Primary sclerosing cholangitis
The etiology of PSC is unknown. PSC is associated with inflammatory bowel disease and is believed to be caused by a combination of genetic and environmental factors. PSC is most commonly diagnosed in patients around 40 years of age, and 60% of patients are male. The highest incidences of PSC are in the United States and Northern Europe. Many patients are asymptomatic at time of diagnosis and early in the disease process, and it is most commonly detected by incidental liver test abnormalities, particularly elevation in alkaline phosphatase (ALP). Common symptoms include pruritus, fatigue, and jaundice.
There is no specific approved therapy available for PSC and no cure besides liver transplantation. Goals of therapy focus on symptom management. There is mixed literature on the utility of ursodeoxycholic acid (ursodiol) and more recently obeticholic acid (US Food and Drug Administration [FDA] approved in 2016, unclear long-term benefit). However, the natural course of PSC is toward liver failure, with 40% of patients requiring a liver transplant. Prognosis for patients who have undergone liver transplantation is excellent, and a good quality of life should be expected after recovery, although disease recurrence is possible.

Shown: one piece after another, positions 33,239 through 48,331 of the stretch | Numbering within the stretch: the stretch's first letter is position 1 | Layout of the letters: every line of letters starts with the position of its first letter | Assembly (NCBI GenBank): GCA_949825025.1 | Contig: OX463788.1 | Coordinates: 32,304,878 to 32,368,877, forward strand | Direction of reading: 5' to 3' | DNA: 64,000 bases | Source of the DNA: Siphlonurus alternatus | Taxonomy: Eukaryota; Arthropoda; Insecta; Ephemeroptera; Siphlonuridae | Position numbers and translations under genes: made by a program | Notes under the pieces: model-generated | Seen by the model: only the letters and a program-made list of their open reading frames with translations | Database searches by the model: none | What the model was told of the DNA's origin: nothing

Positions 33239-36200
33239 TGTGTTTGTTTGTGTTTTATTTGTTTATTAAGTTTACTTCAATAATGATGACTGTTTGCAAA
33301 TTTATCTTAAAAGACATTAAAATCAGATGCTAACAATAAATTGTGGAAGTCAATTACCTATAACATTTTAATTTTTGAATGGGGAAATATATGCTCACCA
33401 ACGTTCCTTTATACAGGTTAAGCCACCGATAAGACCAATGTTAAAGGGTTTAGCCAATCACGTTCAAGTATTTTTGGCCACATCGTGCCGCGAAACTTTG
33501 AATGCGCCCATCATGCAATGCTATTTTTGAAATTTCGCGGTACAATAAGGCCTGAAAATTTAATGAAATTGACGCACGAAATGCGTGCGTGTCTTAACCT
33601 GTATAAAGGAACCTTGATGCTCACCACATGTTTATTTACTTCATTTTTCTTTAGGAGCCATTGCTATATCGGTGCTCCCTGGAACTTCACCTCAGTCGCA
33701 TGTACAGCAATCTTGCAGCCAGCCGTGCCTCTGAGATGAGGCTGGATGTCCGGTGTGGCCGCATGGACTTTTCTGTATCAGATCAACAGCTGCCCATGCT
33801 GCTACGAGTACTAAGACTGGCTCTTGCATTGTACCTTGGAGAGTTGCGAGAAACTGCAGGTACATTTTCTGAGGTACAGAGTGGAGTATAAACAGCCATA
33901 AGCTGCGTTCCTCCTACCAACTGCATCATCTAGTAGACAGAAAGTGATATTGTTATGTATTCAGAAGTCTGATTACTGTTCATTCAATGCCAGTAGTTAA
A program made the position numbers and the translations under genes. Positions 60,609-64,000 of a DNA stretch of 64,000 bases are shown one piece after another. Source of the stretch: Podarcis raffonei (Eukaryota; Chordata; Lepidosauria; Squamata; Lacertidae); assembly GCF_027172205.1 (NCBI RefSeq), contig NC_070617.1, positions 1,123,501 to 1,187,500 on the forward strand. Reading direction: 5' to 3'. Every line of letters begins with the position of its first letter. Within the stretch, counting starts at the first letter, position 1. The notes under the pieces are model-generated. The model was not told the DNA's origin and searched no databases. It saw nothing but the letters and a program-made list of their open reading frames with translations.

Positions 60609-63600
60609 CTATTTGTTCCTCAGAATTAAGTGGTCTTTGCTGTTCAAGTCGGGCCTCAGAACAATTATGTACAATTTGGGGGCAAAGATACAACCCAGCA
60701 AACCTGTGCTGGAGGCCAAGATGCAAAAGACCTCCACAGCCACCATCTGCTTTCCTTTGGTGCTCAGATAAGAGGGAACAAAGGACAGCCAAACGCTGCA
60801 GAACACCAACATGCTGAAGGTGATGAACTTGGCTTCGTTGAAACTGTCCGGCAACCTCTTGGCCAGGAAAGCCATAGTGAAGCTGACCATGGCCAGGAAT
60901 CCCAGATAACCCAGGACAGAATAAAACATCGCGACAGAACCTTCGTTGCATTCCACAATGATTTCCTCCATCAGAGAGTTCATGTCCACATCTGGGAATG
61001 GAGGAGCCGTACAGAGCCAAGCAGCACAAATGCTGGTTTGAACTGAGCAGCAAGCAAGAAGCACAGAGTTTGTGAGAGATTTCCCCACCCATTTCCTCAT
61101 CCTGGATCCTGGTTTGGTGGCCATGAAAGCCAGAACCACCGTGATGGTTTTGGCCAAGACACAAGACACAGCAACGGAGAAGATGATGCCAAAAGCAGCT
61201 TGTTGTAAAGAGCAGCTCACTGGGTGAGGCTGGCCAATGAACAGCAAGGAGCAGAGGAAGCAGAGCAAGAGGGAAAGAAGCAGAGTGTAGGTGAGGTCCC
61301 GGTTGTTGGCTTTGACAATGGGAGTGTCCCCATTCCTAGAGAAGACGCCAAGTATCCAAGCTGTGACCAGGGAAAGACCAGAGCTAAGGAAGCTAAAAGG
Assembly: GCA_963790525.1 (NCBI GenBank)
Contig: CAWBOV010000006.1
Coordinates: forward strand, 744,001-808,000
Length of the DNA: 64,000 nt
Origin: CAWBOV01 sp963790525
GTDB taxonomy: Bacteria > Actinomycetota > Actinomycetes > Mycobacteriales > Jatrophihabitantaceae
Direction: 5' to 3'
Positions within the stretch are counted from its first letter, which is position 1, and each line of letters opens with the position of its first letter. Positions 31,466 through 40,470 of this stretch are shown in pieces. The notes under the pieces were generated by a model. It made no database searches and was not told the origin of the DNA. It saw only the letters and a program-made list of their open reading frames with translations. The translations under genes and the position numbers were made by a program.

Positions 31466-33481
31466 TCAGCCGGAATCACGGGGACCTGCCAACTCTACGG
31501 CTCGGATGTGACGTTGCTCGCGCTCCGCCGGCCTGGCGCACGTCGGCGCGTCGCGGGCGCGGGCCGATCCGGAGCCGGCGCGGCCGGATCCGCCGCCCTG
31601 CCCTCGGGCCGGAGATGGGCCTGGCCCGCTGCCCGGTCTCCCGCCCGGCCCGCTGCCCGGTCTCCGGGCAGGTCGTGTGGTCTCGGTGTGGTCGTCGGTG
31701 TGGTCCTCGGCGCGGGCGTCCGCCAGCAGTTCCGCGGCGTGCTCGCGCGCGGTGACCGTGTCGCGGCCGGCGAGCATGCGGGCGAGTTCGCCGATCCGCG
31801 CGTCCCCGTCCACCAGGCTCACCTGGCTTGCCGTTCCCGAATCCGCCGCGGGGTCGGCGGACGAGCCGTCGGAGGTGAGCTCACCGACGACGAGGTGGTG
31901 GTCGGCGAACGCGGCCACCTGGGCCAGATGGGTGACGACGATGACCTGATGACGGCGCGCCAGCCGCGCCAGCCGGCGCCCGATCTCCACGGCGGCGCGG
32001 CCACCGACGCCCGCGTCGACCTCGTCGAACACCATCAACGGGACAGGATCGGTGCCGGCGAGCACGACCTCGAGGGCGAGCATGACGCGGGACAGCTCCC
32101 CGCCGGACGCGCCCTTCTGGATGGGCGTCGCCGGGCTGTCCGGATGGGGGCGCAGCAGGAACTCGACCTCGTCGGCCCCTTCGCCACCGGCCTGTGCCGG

K83.01 – Primary sclerosing cholangitis
197441003 – Primary sclerosing cholangitis
Differential Diagnosis & Pitfalls
- Infectious or ischemic cholangiopathy
- Hepatic metastases (see liver cancer)
- Portal hypertensive cholangiopathy (see portal hypertension)
- Surgical biliary trauma
- Biliary colic
- Eosinophilic cholangitis
- IgG4-related sclerosing cholangitis (see IgG4-related disease)